Delta’s Basic Economy could become formidable threat to ULCCs

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Delta’s fare rebrand, introduced in late 2014 and featuring a Basic Economy option designed to take aim at the new crop of ultra low cost airlines, unsurprisingly garnered a lot of attention, and some criticism. But if executed properly, the new scheme could become a formidable threat to the ULCCs that claim US majors are largely uninterested in the low-yielding passengers they aggressively target.

The new Basic Economy fares offered by Delta join other tiers that the airline has regrouped as part of its new branding effort – Delta One/First class, the extended legroom option now dubbed Comfort + and Main Cabin. Delta structured Basic Economy to mimic the bare bones offering of ULCCs, and the new class offers little flexibility to the cost conscious travelers choosing that option. Tickets are non- refundable, passengers cannot make seat selections in advance and itinerary changes are prohibited.

An article in Time online dubbed Basic Economy as “rigid” and “cruel”. But Delta highlights that the benefits of its lowest tier fare scheme remain superior to the no-frills approach adopted by ULCCs.

“If you think about our competing with Spirit in the Detroit to Orlando or anywhere we compete in Detroit or in Atlanta, our lowest fare has a lot more content than their lowest fare,” Delta chief revenue officer Glen Hauenstein told analysts and investors in late 2014. “Spirit is not the most on-time airline in the country…Spirit doesn’t have minimum of 30-inch pitch with recline.”

Atmosphere research travel analyst Henry Harteveldt also points out that unlike ULCCs, customers opting for Delta’s Basic Economy option receive complimentary drinks and snacks. “It’s not a demeaning experience to the customer,” he concludes.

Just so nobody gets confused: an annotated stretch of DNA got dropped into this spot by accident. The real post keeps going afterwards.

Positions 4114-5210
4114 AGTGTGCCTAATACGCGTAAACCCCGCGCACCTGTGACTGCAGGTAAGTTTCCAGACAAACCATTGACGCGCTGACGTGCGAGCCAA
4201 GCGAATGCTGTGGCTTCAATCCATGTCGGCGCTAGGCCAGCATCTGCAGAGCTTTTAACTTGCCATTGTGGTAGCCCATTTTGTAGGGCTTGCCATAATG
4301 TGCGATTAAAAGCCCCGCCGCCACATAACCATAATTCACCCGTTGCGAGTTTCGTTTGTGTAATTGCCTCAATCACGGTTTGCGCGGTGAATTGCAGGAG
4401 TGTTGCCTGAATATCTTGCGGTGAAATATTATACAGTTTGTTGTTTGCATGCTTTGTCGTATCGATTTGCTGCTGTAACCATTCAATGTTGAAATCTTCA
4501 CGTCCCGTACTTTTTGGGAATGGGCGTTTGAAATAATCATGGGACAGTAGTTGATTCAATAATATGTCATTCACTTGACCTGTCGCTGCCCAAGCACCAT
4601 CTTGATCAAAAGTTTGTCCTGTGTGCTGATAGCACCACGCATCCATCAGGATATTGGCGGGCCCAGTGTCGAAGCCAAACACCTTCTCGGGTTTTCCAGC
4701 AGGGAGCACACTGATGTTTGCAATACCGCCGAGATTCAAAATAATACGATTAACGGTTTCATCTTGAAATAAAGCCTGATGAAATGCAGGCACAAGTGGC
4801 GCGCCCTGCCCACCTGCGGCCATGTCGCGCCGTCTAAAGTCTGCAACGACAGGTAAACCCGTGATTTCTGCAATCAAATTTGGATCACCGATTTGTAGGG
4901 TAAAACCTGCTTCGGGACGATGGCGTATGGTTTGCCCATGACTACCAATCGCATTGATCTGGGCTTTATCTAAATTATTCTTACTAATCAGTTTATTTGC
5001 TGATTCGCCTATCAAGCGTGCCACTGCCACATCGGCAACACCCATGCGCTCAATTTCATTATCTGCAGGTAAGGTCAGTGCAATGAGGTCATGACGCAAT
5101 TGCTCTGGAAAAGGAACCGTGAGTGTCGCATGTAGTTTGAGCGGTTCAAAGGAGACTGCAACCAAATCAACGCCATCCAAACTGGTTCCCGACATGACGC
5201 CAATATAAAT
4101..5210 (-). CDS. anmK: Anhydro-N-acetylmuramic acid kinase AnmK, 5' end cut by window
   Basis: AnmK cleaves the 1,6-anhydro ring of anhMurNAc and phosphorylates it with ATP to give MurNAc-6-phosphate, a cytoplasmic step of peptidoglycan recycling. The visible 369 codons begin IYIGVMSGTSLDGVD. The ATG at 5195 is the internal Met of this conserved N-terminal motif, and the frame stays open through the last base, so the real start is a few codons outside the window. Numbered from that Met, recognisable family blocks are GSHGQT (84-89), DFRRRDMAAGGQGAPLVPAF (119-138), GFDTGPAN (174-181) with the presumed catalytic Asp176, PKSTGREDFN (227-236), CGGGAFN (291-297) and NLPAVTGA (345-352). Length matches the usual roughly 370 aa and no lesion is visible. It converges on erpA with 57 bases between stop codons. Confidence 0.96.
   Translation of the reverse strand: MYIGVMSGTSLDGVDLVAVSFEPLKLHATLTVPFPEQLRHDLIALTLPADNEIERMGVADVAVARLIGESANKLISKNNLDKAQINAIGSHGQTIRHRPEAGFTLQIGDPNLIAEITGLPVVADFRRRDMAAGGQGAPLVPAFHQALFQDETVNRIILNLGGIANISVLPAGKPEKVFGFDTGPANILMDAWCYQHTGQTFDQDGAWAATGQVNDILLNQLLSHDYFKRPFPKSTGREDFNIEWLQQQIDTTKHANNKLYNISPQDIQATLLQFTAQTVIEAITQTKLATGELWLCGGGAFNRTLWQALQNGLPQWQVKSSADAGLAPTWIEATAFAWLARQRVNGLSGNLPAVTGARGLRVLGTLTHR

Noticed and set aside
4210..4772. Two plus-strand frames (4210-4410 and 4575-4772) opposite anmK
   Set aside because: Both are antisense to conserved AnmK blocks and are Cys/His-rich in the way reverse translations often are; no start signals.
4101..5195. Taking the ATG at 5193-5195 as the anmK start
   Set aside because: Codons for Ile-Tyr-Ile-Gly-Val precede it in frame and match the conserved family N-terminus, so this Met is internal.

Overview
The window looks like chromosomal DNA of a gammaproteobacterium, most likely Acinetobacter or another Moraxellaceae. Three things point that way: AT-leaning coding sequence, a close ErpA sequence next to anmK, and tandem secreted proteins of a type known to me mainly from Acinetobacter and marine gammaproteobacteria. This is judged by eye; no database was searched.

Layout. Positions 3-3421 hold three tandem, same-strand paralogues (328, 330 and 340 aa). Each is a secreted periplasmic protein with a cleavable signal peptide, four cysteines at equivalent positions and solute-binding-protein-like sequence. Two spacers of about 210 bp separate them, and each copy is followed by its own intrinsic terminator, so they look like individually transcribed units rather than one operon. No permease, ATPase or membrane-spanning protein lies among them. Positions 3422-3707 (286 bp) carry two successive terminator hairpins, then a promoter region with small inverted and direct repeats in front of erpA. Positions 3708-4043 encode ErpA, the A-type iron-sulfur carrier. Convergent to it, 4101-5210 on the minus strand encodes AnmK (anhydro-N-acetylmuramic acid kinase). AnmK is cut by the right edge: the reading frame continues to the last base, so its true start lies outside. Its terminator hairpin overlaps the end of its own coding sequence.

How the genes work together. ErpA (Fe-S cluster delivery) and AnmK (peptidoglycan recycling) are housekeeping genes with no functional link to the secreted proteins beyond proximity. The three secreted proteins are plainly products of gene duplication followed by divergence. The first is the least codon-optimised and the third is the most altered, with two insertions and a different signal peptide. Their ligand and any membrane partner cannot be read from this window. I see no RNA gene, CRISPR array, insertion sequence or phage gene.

The Basic Economy concept is not new to Delta. It has been trialling the fares in select markets since 2012, and now offers the product in approximately 75 of its markets. As it has studied customer behavior in those markets, “customers really don’t want that product [Basic Economy]. When they realized what it is, we have an 80% rate of them selecting a different product,” says Hauenstein.

Given those conclusions it may seem counterintuitive for Delta to spend so much time developing a product offering to compete with ULCCs. But based on calculations from Spirit, the ULCC’s network overlap with Delta as of the fourth quarter of 2014 was 29%, which probably justifies Delta finding ways to compete with Spirit.

Previously Spirit has stated one aspect that makes its model so viable is that it targets a passenger segment – low yielding, leisure passengers – that are largely unattractive to major US network airlines. But Delta’s actions show that those airlines are paying attention to the expanding ULCCs. Harteveldt remarks that Delta likely does not want to give up a single passenger or single penny of revenue to ULCCs.

Looking back over the decades, Delta does not want to make the same mistakes competing with ULCCs as it did with other traditional low cost airlines including Southwest and JetBlue, he adds.

Delta admits that it needs to collect an appropriate amount of data to determine the optimal price points and fare differentials for its Basic Economy offering. “Right now it’s about $20, and for $20 you can have a ticket that’s refundable. You can get your advanced seating assignment. And so, what ultimately people are willing to pay for that and how we manage the click-through rate and how we manage the availability is really going to be the key to our success in that product,” says Hauenstein.

Harteveldt believes Delta has put enough fences in place around Basic Economy to stem revenue dilution from passengers that might trade down for a cheaper fare. The question is whether corporate travel managers or CFOs understand what Basic Economy is and if they will encourage employees to buy it. Those fares place a burden on corporate travelers that need flexibility, he says. “If a trip is cancelled there is no refund whatsoever.”

After Delta revealed its fare revamp, some speculation surfaced that its rebranding could open the door for changes in other fare classes. The airline has not made any firm commitments in that regard. But it could be leaving the door open for some enhancements. Hauenstein concludes that the Basic Economy “product that exists today is primarily a product that will exist tomorrow. Where we are continuing to make enhancements to the product is in the Main Cabin, and in the Comfort Plus and in the First Class and Delta One categories”.

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